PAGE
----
Pasteurella multocida Non-Native Joint Infection after a Dog Lick: A Case Report Describing a Complicated Two-Stage Revision and a Comprehensive Review of the Literature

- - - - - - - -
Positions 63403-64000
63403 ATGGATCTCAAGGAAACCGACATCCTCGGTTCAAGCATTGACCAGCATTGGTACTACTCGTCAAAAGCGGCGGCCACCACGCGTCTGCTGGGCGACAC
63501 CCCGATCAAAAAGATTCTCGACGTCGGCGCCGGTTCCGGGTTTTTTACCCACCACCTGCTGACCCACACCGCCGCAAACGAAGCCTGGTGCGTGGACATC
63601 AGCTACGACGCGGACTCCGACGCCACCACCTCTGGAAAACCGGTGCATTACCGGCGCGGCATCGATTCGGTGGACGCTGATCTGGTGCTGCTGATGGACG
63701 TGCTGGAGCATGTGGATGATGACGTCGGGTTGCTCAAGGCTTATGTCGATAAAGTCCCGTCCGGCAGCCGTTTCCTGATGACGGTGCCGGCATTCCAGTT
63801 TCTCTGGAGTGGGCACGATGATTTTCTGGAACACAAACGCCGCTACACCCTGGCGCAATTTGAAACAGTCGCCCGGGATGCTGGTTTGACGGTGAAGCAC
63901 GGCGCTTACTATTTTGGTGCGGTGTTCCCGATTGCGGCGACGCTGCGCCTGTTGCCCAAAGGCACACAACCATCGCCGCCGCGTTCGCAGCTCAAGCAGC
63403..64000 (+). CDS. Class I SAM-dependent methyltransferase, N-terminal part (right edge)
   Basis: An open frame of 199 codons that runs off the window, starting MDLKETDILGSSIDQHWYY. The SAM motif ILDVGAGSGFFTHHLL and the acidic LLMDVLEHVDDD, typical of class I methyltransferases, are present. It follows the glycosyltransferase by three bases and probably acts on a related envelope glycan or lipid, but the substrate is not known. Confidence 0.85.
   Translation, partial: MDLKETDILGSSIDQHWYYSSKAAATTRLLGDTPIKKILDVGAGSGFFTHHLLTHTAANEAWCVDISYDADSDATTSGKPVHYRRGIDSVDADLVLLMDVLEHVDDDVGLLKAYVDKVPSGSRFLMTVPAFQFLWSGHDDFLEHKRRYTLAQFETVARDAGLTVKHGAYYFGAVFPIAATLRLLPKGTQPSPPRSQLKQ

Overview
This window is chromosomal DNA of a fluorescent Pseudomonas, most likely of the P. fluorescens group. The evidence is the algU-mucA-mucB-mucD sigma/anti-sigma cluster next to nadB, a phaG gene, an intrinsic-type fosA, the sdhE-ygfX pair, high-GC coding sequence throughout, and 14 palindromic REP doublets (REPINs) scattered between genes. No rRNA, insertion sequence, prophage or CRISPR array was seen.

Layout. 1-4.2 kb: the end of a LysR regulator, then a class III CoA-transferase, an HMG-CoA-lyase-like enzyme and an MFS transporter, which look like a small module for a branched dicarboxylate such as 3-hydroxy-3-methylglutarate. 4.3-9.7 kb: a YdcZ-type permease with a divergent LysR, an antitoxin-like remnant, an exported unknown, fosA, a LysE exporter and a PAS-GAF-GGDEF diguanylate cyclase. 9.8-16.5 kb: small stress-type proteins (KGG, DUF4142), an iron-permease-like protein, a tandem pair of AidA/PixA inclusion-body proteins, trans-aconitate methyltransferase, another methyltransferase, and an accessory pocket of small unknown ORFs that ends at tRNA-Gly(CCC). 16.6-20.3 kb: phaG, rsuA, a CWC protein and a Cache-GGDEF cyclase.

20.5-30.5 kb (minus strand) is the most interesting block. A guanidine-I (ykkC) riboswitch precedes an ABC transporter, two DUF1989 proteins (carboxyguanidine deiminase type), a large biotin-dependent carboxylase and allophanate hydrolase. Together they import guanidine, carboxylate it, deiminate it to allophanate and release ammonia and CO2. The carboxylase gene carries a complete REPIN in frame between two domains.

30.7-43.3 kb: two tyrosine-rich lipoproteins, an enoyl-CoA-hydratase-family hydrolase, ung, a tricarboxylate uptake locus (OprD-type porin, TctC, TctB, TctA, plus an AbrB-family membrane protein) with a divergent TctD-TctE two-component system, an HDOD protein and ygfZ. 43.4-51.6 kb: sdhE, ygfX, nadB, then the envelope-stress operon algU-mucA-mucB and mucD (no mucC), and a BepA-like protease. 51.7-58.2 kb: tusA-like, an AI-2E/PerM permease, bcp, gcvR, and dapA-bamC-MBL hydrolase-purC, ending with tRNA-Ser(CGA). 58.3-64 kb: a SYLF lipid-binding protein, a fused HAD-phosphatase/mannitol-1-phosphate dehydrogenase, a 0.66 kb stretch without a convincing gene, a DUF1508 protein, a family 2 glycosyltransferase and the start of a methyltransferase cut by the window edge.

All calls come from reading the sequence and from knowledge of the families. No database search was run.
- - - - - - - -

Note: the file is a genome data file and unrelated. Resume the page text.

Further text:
Prosthetic joint infections (PJIs) are commonly caused by pathogens such as Staphylococcus aureus and coagulase-negative staphylococci; however, other microbial etiologies and specific risk factors are increasingly recognized. Pasteurella multocida is a Gram-negative coccobacillus that is part of the normal oral flora in many animals, and is particularly common in dogs and cats. PJIs caused by P multocida have been reported only rarely in the literature and typically occur in the context of an animal bite or scratch. The present article describes a P multocida joint infection that occurred after a dog lick and complicated a two-stage revision arthroplasty. A comprehensive review of the literature regarding P multocida PJIs follows.